It looked like a small loaf of white bread, but it was topped with a brownish substance that I couldn't identify. Was that the "dry meat?" The first few ingredients were pretty standard (flour, sugar, oil), but the last two were "salad" and "dry pork sung." Hmm, ok. I had to know what this was, so I bought one to take home.
Since fresh pastries have a habit of going bad quickly, I gave this one a try this afternoon for a snack. I broke it in two to see if there was any sort of filling, but it was just plain bread on the inside. The bread itself was light and fluffy, and a bit sweet. However, the topping was something entirely different. It was indeed "dry meat," and it tasted like finely shredded dried pork that had been sweetened. It actually tasted good, and the saltiness of the topping worked well with the sweetness of the bread. Not as scary as I first expected, but I doubt I'd buy one again.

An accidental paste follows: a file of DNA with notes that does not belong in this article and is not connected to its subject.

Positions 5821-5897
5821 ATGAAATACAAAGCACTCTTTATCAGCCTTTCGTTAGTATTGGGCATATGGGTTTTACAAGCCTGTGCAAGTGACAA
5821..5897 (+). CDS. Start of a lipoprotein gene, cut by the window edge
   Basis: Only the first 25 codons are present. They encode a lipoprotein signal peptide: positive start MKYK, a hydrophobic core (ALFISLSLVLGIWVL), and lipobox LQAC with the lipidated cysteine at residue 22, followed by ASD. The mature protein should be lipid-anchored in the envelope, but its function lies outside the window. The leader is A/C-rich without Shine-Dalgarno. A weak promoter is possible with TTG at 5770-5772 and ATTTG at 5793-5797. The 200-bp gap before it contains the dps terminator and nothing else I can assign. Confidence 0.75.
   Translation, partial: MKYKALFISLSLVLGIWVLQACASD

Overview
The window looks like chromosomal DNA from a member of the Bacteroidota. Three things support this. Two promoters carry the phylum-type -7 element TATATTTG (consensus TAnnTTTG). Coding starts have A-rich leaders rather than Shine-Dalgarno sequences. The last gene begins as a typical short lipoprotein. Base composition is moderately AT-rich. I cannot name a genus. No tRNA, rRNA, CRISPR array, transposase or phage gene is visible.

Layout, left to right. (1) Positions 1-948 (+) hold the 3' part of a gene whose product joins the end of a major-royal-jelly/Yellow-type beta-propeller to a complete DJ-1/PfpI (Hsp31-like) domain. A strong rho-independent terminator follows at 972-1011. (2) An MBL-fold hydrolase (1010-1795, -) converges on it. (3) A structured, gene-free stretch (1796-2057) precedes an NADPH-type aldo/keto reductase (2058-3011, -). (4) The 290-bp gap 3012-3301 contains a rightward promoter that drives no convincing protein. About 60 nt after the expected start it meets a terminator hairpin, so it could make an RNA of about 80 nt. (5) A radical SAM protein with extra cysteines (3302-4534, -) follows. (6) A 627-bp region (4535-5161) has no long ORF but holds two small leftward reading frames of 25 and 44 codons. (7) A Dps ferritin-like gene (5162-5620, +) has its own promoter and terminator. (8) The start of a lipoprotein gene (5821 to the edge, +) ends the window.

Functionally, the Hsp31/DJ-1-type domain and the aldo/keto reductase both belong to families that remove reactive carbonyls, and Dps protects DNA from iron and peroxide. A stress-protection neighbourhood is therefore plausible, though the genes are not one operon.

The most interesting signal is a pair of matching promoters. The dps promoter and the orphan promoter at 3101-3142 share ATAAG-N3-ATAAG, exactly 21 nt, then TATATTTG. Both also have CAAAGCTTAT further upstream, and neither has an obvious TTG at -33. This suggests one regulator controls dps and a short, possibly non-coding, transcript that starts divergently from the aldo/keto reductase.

I had to know what "pork sung" was, so after some research, I discovered that it's a Chinese dried meat product that's made by stewing cuts of pork in a sweet soy sauce mixture until the meat can be fork shredded. It's then dried in an oven, followed by drying in a wok. The resulting product (also called "rousong") can be used as a topping for many dishes.

Friday, July 29, 2011

Day 348

Red Bean Crisp with Egg Yolk: Anyone who's been following my blog knows I've eaten quite a few Asian pastries during the last almost-year, but this one that I found yesterday at the Oriental Bakery on Buford Highway (in the same plaza as Chef Liu and Chicago Supermarket) offered something quite unexpected. In addition to some of the pre-packaged pastries that are easy to find at almost any Asian grocery, they also featured a glass case with some house-made treats that I'd never seen before.